However, Hines refers to instances where a trial court attempts to merge counts after entering judgments of conviction on the charges. The trial court here specified on Payne's abstract of judgment that Count 3 had merged, but there is no indication in the abstract of judgment or chronological case summary that the trial court entered judgment of conviction on Count 3 prior to merger. Payne also admits that the trial court did not sentence him on Count 3. Our supreme court has held that a “verdict for which the court did not enter judgment for one reason or another (merger, double jeopardy, etc.) is unproblematic.” Carter, 750 N.E.2d at 781. See also Kilpatrick v. State, 746 N.E.2d 52, 60 (Ind. 2001) (“[W]here a trial court merges some offenses into others for purposes of sentencing, there is no double jeopardy violation.”). Because the trial court did not enter judgment or sentence Payne on Count 3, his double jeopardy argument fails.
 Affirmed in part, reversed in part, and remanded with instructions.
I believe that the evidence presented at trial was sufficient to sustain the conviction of Kahlil Jalon Payne for Level 4 felony unlawful possession of a firearm by a serious violent felon (“SVF”), and I would affirm the trial court's judgment in all respects.
Accordingly, I respectfully dissent.
The majority opinion notes that in Tyson v. State, 766 N.E.2d 715, 718 (Ind. 2002), our Supreme Court stated that “ ‘there must be supporting evidence to identify the defendant as the person named in the documents.’ ” (quoting Hernandez v. State, 716 N.E.2d 948, at 953). Additionally, this proof of identity “ ‘may be in the form of circumstantial evidence.’ ” Walker v. State, 988 N.E.2d 1181, 1187 (Ind. Ct. App. 2013) (quoting Baxter v. State, 522 N.E.2d 362, 365 (Ind. 1988), trans. denied. Finally, “ ‘If the evidence yields logical and reasonable inferences from which the finder of fact may determine beyond a reasonable doubt that it was [the] defendant who was convicted of the prior felony, then a sufficient connection has been shown.’ ” Tyson, 766 N.E.2d at 718 (quoting Hernandez, 716 N.E.2d at 953).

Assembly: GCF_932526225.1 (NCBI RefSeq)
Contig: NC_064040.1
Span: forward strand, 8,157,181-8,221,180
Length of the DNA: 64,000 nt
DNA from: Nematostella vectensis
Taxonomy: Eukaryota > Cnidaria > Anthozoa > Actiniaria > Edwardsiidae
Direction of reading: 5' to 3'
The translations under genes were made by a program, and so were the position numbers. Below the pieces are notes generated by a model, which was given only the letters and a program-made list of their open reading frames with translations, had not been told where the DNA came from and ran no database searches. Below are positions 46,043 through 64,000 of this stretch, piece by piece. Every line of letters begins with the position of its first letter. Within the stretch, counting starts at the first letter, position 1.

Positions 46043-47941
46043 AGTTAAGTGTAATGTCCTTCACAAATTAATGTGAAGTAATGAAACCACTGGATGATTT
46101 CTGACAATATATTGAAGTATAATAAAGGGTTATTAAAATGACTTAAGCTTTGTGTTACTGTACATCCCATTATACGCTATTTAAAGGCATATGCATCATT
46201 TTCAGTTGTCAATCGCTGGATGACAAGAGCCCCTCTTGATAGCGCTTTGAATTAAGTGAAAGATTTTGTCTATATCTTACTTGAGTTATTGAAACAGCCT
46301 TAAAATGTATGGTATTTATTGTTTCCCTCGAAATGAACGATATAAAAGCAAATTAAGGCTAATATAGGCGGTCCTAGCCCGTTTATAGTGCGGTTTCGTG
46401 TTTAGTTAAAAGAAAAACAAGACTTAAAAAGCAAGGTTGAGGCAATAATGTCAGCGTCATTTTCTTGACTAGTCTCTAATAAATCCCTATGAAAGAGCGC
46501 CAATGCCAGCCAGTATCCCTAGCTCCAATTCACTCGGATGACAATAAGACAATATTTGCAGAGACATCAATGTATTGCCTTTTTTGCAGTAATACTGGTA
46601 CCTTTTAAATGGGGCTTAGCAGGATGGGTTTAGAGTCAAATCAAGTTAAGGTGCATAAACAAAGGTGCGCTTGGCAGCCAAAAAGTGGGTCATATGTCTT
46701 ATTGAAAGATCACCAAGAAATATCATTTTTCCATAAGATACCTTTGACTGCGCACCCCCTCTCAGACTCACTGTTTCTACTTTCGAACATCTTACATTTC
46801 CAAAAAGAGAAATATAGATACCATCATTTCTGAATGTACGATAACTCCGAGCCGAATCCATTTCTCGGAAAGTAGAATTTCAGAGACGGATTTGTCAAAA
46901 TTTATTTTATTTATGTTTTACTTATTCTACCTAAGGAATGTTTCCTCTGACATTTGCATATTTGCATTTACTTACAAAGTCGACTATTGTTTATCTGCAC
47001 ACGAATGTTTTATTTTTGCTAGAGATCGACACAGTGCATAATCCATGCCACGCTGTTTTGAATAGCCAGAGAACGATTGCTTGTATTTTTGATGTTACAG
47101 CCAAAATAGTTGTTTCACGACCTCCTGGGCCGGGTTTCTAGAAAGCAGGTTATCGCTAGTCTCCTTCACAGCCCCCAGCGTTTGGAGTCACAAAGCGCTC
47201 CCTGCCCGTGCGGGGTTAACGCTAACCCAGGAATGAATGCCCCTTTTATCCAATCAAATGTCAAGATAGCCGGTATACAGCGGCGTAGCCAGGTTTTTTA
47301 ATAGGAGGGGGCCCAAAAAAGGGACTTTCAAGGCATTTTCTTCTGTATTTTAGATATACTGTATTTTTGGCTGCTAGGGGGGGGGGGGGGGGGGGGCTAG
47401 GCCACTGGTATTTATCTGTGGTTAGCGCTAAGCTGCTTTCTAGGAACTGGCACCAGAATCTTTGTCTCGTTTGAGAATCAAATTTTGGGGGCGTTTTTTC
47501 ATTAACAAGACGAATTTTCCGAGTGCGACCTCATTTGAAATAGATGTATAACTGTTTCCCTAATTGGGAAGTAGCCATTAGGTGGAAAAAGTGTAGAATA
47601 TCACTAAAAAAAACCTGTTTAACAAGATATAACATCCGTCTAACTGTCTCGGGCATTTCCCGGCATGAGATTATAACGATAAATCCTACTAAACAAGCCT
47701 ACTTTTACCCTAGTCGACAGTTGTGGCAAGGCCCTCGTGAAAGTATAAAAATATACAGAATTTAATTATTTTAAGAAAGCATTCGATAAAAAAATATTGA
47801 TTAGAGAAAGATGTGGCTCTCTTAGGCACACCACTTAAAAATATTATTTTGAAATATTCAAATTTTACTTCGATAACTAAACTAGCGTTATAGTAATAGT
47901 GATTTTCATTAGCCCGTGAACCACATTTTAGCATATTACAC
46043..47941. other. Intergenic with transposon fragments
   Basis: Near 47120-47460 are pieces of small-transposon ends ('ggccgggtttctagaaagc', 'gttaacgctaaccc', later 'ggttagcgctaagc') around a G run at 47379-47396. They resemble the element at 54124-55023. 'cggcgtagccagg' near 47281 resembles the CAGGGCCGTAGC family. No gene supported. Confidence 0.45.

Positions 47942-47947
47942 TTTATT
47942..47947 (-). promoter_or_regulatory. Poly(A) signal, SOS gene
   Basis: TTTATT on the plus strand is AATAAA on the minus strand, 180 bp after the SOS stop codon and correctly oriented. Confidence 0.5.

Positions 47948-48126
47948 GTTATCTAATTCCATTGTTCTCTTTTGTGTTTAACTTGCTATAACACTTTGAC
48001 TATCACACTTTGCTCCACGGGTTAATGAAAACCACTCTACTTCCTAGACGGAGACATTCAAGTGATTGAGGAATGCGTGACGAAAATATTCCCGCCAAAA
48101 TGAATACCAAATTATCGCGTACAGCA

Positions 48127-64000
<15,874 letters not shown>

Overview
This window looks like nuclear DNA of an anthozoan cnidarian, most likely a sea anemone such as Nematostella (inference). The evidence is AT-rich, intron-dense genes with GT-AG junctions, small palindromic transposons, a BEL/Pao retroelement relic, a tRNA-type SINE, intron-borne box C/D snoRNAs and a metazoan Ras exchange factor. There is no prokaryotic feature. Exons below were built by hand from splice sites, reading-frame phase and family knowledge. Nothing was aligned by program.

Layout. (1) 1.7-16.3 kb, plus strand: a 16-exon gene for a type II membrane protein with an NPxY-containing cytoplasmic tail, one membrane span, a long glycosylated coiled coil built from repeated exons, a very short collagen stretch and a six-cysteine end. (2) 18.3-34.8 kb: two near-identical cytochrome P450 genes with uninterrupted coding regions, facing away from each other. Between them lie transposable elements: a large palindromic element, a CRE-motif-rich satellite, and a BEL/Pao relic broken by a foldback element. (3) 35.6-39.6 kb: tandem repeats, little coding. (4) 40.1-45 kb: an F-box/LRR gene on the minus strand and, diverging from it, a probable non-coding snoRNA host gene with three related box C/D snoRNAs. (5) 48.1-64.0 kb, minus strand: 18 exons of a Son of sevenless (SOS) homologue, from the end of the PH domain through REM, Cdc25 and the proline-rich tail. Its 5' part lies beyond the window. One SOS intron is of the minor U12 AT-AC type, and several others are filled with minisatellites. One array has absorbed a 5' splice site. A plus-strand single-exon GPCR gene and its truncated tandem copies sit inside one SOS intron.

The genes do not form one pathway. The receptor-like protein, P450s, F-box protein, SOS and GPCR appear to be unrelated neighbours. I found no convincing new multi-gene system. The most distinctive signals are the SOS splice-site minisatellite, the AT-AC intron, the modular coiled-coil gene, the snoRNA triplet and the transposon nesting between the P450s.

Applying these precepts to the facts of this case, we see the following:
First, as noted by the prosecutor at trial, the defendant's name and its spelling are unique. Second, the date of birth established in Payne's 2010 conviction matches his date of birth in this proceeding. Third, Payne admitted to and did not contest Counts 3 or 5 in which the same name and date of birth appear as on the information in Payne's 2010 conviction. Fourth, and as noted by the trial judge, Payne admitted that he's the same Khalil Jalon Payne who was convicted of the misdemeanor that was a predicate for Count 5.
1. IND. CODE § 35-47-4-5(c).
2. While the court discussed its conclusions on the evidence, it did not enter a judgment of conviction on the underlying unlawful possession of a firearm by an SVF until after the second phase of trial.
3. Payne suggests that the trial court found that the style and size of the clothing were not dispositive. However, we interpret the trial court's finding differently. The trial court stated that it did not “put a lot of weight” on the evidence that the clothing was the same style as Payne's, but it also noted that “the fact that it was the defendant's size [was] prohibitive [sic].” (Tr. Vol. 2 at 70, 71). Within the context of the paragraph, it is clear that the trial court meant that the defendant's size was “probative” and that the word “prohibitive” is a typographical error. (Tr. Vol. 2 at 71).